types of dementia
This irreversible, progressive brain disorder is the most common cause of dementia. It accounts for an estimated 60 – 80 percent of dementia-related cases. The disease is named after Dr. Alois Alzheimer who, in 1906, took notice of a woman who died of what was thought to be a mental illness. Her symptoms were memory loss, language problems, and unpredictable behavior. After she died, he examined her brain and noticed differences in her brain tissue. Today, scientists continue to study the brain and the changes that occur due to Alzheimer’s disease.
Vascular dementia is a deterioration of mental capabilities caused by multiple strokes. These strokes cause injuries to the vessels which supply blood to the brain and as a result, may damage areas of the brain responsible for specific functions as well as produce similar symptoms of dementia. As a result, Vascular dementia may appear similar to Alzheimer’s disease. Vascular dementia is not reversible or curable. However, if the underlying condition is identified, then specific treatment may be used to modify the progression. Some risk factors that may increase the risk of stroke include high blood pressure, atrial fibrillation, diabetes, and high cholesterol. Symptoms of vascular dementia can begin suddenly and progress or subside during one’s lifetime.
Dementia with Lewy Bodies (DLB)
Lewy bodies are small round structures that form inside nerve cells. Considered one of the most common causes of dementia, DLB has many similarities to Alzheimer’s and Parkinson’s disease often making it difficult to diagnose. Common symptoms may include visual hallucinations, trouble sleeping, memory loss, confusion, motor impairments, tremors, and poor balance. There is no cure for DLB, but some symptoms can be controlled with medication.
Parkinson’s disease is a progressive disorder starting in the central nervous system, often resulting in a dementia similar to Lewy bodies or Alzheimer’s disease. These individuals lack dopamine, which is necessary in order for the central nervous system to control muscle activity. Initial symptoms include tremors, speech impediments, and motor difficulty. Though many people with Parkinson’s eventually develop dementia symptoms, how long that may take varies for each person. Potential risk factors for developing dementia include whether or not the individual develops any cognitive impairment or sleep behavior problems such as visual hallucinations and frequent nightmares.
Mixed dementia is a combination of more than one dementia occurring at the same time. The most common appear to be Alzheimer’s disease, Vascular dementia, and Lewy body dementia. Autopsy studies suggest that many people over the age of 80 may have had mixed dementia. Scientists are working to understand how the different dementias influence each other and what the best approach for treatment is.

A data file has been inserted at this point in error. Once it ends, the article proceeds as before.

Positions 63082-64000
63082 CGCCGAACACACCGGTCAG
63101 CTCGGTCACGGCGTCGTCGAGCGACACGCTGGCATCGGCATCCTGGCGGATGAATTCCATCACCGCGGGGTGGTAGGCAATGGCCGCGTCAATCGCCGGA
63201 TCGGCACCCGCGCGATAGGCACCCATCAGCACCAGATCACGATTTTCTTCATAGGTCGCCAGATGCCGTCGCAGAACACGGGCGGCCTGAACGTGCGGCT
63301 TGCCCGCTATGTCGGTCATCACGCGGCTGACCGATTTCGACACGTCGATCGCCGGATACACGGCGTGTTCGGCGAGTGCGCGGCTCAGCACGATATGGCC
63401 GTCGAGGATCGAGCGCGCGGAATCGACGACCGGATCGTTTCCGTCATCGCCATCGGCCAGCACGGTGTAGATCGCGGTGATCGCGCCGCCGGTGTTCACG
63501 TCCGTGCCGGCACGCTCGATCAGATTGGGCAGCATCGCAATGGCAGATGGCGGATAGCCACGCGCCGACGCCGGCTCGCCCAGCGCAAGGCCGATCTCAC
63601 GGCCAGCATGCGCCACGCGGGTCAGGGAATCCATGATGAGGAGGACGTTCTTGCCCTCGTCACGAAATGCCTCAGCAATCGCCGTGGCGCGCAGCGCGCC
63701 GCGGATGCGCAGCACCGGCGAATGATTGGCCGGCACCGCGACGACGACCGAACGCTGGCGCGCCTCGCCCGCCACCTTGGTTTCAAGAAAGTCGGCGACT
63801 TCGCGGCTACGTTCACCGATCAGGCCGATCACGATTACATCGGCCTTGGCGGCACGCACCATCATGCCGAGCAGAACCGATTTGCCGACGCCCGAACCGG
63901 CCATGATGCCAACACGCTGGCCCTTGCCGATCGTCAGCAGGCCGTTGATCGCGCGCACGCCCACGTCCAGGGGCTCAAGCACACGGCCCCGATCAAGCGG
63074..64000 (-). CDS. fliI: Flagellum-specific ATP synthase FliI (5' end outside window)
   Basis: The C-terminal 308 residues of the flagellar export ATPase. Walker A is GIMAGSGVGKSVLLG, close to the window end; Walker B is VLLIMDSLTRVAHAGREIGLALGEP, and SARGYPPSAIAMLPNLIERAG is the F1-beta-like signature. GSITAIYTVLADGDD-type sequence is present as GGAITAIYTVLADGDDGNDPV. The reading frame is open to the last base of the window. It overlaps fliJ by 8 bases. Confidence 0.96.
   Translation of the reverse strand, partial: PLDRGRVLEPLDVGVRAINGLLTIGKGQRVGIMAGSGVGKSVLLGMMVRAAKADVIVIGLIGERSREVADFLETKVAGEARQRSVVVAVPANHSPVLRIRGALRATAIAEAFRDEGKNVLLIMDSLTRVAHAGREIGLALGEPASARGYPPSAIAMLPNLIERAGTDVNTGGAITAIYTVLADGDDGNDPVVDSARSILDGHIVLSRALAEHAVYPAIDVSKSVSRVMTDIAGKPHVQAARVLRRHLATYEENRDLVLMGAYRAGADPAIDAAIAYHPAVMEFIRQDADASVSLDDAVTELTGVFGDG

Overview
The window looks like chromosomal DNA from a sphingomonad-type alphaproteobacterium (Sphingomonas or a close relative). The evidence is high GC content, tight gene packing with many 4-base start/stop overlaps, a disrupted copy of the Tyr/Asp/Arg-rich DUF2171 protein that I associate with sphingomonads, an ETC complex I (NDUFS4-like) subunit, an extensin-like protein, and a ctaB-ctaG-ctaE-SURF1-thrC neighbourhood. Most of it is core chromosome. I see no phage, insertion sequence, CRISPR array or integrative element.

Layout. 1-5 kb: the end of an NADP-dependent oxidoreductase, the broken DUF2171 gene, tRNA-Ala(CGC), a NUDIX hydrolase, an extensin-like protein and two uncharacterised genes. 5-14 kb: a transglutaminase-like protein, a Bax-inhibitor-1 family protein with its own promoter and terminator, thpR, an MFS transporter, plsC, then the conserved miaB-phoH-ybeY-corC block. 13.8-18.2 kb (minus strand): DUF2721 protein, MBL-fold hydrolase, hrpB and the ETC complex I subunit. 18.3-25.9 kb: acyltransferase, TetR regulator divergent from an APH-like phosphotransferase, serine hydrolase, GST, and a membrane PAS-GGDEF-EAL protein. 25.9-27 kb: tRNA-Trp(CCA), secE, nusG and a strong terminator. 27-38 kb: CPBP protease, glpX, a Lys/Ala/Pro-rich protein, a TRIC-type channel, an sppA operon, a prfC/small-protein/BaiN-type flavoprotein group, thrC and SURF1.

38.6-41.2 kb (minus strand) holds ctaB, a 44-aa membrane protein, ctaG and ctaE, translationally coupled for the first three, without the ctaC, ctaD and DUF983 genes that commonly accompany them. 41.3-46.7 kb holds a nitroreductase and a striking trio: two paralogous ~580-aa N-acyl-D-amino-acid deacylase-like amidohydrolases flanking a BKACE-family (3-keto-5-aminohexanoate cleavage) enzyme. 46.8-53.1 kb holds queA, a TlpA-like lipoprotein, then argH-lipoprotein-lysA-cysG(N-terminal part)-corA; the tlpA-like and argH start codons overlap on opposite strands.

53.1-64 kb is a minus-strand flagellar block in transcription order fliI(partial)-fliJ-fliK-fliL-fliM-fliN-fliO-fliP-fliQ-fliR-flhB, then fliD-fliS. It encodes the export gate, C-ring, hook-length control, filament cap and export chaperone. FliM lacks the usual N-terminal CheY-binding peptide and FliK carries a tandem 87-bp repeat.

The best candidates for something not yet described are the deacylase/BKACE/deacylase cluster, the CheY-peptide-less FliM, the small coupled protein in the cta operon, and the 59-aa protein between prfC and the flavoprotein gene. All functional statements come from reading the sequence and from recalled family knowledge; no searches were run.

Frontotemporal Dementia (FTD)
Frontotemporal dementia is characterized by the degeneration of nerve cells in the frontal and temporal lobes of the brain. This breakdown causes changes in personality and behavior, as well as difficulty with language and movement control. Individuals with FTD usually shows initial signs at an early age (around 60). Whereas some people decide rapidly over 2-3 years, others can live anywhere from 2-10 years. Symptoms of FTD vary from person to person as different parts of the brain are affected. There is no treatment or cure FTD. Types of FTD include Behavioral variant frontotemporal dementia, Primary progressive aphasia, and Pick’s disease.
Creutzfeldt-Jakob Disease (CJD)
A rare and fatal brain disorder which may be due to an abnormal form of protein called a prion.
This infected protein, which can possibly be inherited or transmitted through exposure, causes a domino effect throughout the brain. Initial symptoms may appear around age 60 and include difficulty with memory, behavior and coordination. Progression is usually rapid and expands to include mental deterioration, involuntary movements, blindness, and eventually coma.
Huntington’s disease is an inherited, progressive brain disorder caused by a genetic mutation in which specific nerve cells in the brain and spinal cord waste away. Researchers have identified a link with a defective gene on chromosome 4. Usually beginning during mid-life, symptoms include involuntary movements, intellectual decline, personality changes, memory loss, slurred speech, and psychiatric problems. There is no treatment for Huntington’s disease; however, movement and psychiatric symptoms can be controlled with medication.
Sources: Alzheimer’s Association National Institute of Aging Mayo Clinic